John Locke And The State Of Nature

1206 Words Dec 11th, 2016 5 Pages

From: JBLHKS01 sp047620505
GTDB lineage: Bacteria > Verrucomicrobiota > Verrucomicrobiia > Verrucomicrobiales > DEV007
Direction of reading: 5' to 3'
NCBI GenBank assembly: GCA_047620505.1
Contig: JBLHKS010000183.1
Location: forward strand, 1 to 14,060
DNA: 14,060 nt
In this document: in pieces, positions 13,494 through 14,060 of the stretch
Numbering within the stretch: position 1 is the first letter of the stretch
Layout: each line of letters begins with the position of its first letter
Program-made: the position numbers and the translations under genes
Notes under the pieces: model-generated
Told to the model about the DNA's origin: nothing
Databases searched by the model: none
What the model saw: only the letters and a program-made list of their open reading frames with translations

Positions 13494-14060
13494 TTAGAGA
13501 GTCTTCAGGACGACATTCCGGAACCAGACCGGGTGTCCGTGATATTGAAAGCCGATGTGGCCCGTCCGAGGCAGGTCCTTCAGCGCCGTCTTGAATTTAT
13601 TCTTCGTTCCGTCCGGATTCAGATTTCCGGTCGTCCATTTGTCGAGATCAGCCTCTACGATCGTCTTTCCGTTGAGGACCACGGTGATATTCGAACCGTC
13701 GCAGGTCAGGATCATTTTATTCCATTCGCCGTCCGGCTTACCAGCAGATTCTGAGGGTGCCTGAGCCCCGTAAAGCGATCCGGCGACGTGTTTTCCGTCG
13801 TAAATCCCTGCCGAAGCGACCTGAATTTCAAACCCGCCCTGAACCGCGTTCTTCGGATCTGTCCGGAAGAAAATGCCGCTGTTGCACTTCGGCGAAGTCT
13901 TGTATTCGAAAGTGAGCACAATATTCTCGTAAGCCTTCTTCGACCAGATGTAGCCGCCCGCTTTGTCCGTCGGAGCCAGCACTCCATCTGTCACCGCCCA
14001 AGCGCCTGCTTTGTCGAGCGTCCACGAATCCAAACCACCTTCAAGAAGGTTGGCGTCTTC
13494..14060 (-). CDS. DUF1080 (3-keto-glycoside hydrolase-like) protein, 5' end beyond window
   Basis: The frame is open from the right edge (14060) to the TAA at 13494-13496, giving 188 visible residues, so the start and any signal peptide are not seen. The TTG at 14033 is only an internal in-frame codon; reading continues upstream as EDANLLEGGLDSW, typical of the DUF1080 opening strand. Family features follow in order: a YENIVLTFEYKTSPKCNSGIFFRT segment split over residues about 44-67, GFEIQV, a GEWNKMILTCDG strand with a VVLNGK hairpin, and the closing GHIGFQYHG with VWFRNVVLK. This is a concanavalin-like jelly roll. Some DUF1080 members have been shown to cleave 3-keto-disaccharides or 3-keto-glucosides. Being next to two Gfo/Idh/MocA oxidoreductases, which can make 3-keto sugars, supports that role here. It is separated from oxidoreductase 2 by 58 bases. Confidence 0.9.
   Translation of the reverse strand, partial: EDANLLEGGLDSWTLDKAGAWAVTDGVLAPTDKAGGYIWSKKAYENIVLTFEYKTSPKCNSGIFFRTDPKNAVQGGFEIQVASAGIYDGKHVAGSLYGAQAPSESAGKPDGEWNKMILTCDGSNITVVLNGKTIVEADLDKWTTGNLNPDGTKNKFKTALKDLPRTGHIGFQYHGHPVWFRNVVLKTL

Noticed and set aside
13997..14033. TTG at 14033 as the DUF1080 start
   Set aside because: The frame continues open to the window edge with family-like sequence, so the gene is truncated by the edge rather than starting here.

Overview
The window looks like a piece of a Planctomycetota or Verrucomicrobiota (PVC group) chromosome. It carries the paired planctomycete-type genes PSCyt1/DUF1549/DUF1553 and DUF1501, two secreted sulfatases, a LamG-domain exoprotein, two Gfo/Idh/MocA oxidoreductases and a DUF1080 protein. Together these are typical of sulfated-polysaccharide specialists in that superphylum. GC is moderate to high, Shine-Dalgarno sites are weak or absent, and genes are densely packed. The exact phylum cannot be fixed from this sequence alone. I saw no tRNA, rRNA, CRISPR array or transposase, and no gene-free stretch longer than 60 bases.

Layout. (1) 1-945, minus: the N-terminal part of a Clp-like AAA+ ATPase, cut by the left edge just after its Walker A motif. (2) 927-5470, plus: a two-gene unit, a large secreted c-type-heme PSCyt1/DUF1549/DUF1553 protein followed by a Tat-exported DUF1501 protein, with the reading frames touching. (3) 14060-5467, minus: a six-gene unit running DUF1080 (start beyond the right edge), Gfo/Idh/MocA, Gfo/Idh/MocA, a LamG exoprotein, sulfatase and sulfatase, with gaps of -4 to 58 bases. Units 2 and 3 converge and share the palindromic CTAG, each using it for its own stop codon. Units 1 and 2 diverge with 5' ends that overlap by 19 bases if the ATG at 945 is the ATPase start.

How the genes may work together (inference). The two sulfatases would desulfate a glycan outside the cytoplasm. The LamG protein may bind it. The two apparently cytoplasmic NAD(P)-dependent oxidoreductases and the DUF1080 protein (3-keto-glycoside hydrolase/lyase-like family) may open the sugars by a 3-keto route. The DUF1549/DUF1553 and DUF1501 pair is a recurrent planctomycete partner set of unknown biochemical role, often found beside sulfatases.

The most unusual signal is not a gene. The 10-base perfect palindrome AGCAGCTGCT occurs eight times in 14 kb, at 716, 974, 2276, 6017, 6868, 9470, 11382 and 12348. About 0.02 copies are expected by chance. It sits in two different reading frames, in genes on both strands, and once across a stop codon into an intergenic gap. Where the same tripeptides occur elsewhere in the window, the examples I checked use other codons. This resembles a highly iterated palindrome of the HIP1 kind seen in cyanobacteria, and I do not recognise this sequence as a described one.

When the forefathers of the United States drafted the Declaration of Independence from Great Britain, they made sure to mention that all men are equal and are born with the unalienable rights of life, liberty and the pursuit of happiness. These well acknowledged rights originated from the writings of philosopher, John Locke. John Locke lived during the Enlightenment, a period where people explored to establish their natural rights in revolutionary acts. The Second Treatise of Government is one of John Locke’s most renowned pieces in which many of his thoughts of human rights, government and property inspired many revolutionary activists to use them as a foundation for their own newly found government. In the first few chapters of this notable work, Locke discusses many ideas such as the state of nature, the state of war and slavery. According to John Locke, the state of nature “has a law of nature to to govern it, which obliges every one: and reason, which is law, teaches all mankind, who will but consult it, that being equal and independent, no one ought to harm another in his life, health, liberty or possessions…” (Locke, 9) During the state of nature, the lack of authority leads to destruction and punishment. It’s a state that should be avoided at all costs. “The state of war is a state of enmity and destruction: and therefore declaring by word or action, not a passionate and hasty, but a sedate settled design upon another man’s life, puts him in a state of war with him…
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